In 1929, after a falling out with Luis Buñuel and Salvador Dalí, Federico Garcia Lorca set sail for New York. He planned to study English at Columbia University but soon gave up and devoted his time to writing a series of poems. Lorca had never experienced a large urban environment, and he had never been overseas. He was transfixed by New York's bold modernism, but also rattled by its racism and consumerism. He witnessed the Stock Market crash and watched the teaming masses, once buoyant with optimism, collapse into panic and despair. Lorca's time in New York would transform his poetic style. He amassed a collection of poems that are among the finest of his career. He delivered these to a publisher in 1936, several years after returning to Spain. Lorca planned to visit his editor the following day, but never made it back. Caught up in the Spanish Civil War, he was executed in Granada weeks later by a militia loyal to Franco. The manuscript, called Poet In New York, would be published four years later in Mexico. Most of the original materials, including Lorca's own illustrations for the collection, have been out of public view since then. An exhibit at the New York Public Library, closing on July 20th, gives a rare glimpse.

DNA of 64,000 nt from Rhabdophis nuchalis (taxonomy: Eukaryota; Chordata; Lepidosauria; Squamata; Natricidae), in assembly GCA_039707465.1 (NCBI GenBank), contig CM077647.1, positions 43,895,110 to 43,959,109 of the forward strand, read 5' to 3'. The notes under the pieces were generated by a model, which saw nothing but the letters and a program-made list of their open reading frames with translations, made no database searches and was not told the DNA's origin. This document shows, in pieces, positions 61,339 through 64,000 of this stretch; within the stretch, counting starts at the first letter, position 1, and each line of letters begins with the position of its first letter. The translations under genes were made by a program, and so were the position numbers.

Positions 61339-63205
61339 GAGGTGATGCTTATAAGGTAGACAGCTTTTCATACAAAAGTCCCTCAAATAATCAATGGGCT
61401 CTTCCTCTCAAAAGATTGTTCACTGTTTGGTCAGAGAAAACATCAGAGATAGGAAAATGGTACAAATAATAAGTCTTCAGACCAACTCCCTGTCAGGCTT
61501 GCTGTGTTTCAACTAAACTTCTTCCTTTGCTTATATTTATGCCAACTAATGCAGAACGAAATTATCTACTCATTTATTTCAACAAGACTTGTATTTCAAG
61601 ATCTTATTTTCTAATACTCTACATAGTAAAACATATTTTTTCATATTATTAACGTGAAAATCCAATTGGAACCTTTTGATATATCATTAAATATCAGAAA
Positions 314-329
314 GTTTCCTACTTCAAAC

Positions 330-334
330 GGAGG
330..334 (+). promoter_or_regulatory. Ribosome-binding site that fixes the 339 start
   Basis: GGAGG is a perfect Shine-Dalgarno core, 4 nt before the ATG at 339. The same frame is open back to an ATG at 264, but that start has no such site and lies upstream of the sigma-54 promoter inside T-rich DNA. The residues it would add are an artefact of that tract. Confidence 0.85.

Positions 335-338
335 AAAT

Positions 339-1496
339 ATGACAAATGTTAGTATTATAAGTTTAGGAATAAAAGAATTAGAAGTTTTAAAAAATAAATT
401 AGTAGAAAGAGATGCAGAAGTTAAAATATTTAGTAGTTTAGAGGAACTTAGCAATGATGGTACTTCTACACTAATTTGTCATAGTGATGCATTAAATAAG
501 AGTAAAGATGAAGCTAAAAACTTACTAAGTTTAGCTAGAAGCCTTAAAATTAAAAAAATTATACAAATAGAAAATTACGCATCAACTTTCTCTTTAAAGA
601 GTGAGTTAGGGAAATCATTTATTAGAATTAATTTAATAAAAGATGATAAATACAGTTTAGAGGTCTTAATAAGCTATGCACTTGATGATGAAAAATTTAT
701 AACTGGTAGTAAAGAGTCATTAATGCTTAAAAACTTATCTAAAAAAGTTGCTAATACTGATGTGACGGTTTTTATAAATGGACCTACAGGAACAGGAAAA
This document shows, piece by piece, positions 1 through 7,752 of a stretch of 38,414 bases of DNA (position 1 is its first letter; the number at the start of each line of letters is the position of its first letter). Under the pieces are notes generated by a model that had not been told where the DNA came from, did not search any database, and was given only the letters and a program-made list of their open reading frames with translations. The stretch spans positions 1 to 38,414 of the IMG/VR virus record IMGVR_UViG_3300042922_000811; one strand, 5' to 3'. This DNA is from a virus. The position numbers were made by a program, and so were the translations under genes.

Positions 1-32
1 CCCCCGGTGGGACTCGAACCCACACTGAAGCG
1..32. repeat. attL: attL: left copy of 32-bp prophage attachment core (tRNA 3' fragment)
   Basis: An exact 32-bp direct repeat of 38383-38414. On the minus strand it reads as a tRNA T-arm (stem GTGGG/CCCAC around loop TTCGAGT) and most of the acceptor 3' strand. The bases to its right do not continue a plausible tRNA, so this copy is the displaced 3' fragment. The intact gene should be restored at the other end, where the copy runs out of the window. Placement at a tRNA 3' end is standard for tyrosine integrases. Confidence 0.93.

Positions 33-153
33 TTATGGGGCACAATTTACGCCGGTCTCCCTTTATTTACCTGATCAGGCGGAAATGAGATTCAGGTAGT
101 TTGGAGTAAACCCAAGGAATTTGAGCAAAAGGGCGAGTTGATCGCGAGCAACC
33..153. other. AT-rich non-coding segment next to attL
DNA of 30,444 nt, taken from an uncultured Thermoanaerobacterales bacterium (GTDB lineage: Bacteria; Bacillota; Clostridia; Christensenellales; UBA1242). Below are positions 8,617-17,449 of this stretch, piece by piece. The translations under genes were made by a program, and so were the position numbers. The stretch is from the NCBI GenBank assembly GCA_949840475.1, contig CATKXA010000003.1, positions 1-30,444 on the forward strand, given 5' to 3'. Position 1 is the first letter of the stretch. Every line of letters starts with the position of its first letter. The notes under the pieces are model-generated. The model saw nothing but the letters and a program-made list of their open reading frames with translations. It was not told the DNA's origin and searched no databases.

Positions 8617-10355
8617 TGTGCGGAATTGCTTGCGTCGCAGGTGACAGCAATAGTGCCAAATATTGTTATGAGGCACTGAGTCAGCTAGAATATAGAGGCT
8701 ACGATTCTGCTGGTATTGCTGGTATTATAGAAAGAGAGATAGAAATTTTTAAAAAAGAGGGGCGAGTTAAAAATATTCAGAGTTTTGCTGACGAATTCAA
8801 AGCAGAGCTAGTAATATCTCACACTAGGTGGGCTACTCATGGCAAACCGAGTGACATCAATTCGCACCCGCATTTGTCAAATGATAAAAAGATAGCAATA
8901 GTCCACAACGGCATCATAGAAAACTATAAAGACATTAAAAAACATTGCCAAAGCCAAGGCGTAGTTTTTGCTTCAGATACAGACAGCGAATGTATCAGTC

The exhibition includes Lorca's passport (top), a postcard he collected (above), letters he wrote to his family (above left), and manuscript pages (above right). There is even a Columbia University library card. These are fetish items, significant because they bring us into contact with one of the century's greatest poets. More exciting are the drawings on display. Lorca was an avid drawer. He drew compulsively and joyfully. While drawing, he said, "I love moments of intensity and purity that poetry does not give me" (source). His friend Gregorio Pierto, a painter, said that "Lorca would do his drawings... as if playing, though with that seriousness that children adopt when they do their own, a childlike interest, like someone doing something of the utmost importance in his life" (source). Miró said these drawings were manifestly the work of a poet, which he considered the ultimate complement. Lorca also admired Miró, and one can see a similar playful in their art, and an appreciation of negative space.